I have been trying for a couple of years, as a low-priority activity, to understand more about FP and would really welcome someone pointing me to an explanation of what I'm missing here.

Kay Schluehr

Posts: 302
Nickname: schluehk
Registered: Jan, 2005

Re: Language Purity and Dirty and Clean Functions Posted: Jun 28, 2006 5:34 AM
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> 3) The phrase "pure FP programs are easier to reason
> about" is a catch-all phrase that I have heard many
> times...but what does it mean? are programs easier to
> reason from the perspective of the programmer or the
> compiler?

I think it has something to do with Chris main requirement ( as I understand it ): make state explicit in the type system. One way to make it explicit is to disallow it in the first place and use an additional language construct ( monads or uniqueness types ) and reify state again in this realm. It is quite disputable though whether this "separation of concerns" is worth the effort. When we admit that pure FP is of scientific value, after the problem of design/engineering of such languages is solved, I'm curious about the hypothesis ( instead of ideology and new age babble ). We have now Haskell and Clean to study pure FPs and we might compare their solutions with those of imperative OO or impure FPs like Lisp/OCaml. Maybe it turns out that not state is the problem per se but just certain types of statefull couplings with leaking abstractions?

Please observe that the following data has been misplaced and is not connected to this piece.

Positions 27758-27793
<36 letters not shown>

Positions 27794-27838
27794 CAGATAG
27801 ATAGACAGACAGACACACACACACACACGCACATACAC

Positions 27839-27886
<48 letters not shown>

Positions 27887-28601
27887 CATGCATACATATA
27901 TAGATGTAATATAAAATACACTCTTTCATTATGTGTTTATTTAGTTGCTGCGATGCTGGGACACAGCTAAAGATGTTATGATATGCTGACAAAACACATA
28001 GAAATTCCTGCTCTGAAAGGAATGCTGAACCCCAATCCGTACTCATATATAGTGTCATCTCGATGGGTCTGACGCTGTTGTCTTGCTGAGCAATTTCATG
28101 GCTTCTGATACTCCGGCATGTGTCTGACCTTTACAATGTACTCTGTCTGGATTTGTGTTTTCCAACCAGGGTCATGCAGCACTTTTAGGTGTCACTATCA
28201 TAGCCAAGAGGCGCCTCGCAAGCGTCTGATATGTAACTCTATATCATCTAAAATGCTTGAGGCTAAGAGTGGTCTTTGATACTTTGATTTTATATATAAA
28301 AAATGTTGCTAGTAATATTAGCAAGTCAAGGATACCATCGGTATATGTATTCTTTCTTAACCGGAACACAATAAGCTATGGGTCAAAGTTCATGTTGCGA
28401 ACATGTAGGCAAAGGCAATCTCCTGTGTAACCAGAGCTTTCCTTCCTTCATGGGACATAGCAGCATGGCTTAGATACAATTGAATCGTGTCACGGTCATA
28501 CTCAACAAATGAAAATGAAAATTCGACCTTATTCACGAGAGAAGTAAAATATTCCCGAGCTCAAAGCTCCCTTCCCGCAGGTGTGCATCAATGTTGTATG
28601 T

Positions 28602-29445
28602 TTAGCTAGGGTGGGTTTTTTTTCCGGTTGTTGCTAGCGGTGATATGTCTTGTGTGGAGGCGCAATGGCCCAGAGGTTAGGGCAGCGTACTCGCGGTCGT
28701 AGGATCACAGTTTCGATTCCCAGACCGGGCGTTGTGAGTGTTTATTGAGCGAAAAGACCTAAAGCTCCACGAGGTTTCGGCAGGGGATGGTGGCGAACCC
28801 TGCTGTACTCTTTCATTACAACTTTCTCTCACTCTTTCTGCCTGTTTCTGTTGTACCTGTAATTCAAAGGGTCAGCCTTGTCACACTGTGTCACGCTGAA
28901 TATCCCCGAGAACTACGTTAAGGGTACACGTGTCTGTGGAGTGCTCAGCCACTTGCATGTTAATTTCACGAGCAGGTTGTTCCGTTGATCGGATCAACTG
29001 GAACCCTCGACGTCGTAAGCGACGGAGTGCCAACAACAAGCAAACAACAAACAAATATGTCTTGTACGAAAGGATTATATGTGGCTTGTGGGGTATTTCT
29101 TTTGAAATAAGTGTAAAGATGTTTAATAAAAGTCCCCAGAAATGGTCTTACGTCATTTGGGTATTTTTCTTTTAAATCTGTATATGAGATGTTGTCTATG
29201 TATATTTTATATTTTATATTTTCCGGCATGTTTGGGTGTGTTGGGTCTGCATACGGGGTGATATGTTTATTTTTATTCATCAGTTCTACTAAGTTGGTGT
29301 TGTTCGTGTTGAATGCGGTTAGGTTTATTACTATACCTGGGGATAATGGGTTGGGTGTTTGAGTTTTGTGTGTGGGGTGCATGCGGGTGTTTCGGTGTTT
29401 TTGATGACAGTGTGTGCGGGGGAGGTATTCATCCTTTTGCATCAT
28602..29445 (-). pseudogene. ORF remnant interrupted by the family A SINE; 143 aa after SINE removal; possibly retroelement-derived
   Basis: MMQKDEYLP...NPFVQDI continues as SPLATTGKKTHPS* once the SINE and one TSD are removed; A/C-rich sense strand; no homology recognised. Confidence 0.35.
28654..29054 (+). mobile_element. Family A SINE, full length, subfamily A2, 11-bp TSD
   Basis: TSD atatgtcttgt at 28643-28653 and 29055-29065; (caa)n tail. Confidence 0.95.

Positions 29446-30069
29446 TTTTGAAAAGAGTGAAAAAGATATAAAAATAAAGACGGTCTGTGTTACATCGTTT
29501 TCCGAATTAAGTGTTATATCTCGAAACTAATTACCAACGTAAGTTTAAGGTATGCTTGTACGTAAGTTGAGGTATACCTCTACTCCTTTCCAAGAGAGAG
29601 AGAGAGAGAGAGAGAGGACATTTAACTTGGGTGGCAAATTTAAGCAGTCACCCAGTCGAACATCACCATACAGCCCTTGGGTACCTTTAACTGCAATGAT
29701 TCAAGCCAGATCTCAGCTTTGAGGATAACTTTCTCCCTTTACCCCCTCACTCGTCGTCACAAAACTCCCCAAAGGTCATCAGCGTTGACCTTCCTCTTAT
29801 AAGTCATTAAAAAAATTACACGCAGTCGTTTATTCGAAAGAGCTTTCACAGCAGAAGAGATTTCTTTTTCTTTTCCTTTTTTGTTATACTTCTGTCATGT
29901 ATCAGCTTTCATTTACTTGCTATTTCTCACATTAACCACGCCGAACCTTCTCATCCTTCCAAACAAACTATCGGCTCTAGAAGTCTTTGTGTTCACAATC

Achilleas Margaritis

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Registered: Feb, 2005

Re: Language Purity and Dirty and Clean Functions Posted: Jun 28, 2006 6:26 AM
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> Maybe it turns out that not state is the
> problem per se but just certain types of statefull
> couplings with leaking abstractions?

Exactly! it is not state manipulation that is the problem, but specific problems around state that should be solved.

The removal of state manipulation from a program is like having a finger pain and cutting the finger.

Jules Jacobs

Posts: 119
Nickname: jules2
Registered: Mar, 2006

Re: Language Purity and Dirty and Clean Functions Posted: Jun 28, 2006 6:59 AM
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> 4) "Pure programs are easier to optimize". Yet no purely
> written program can reach the overall performance of
> C/C++. Isn't C/C++ supposed to be more difficult to
> optimize?

I think you don't want to understand it, but anyway:

Suppose we have this program:

a = [1,2,3]

for i = 0; i < a.length; i++
a[i] = f(a[i])
end

for i = 0; i < a.length; i++
a[i] = g(a[i])
end


This could be optimized to:

a = [1,2,3]

for i = 0; i < a.length; i++
a[i] = g(f(a[i]))
end


But this isn't possible or may not be easy in a language with side effects. You can't be sure that f has a side effect on which g depends.

If you consider the functional equivalent:

a = [1,2,3]
map(map(a, f), g)


where f and g are pure functions, this optimization *is* possible:

a = [1,2,3]
map(a, g . f)


The big problem is that functional programs run slower on regular computers, because instructions on a computer are imperative. Functional languages like Haskell don't work very well on the machines we have.

Cat is different. Cat uses the stack, and each function transforms the stack. Cat could probably be very efficient, because (1) Cat code is pretty close to the machine (imperative) (2) Cat code can be optimized like functional programs:

[1,2,3] [f] map [g] map => [1,2,3] [f g] map

This transformation is not possible unless you can guarantee that f and g are pure. In this case that means that they don't use I/O and they have to pop exactly one element off the stack, and push exactly one back.

James Watson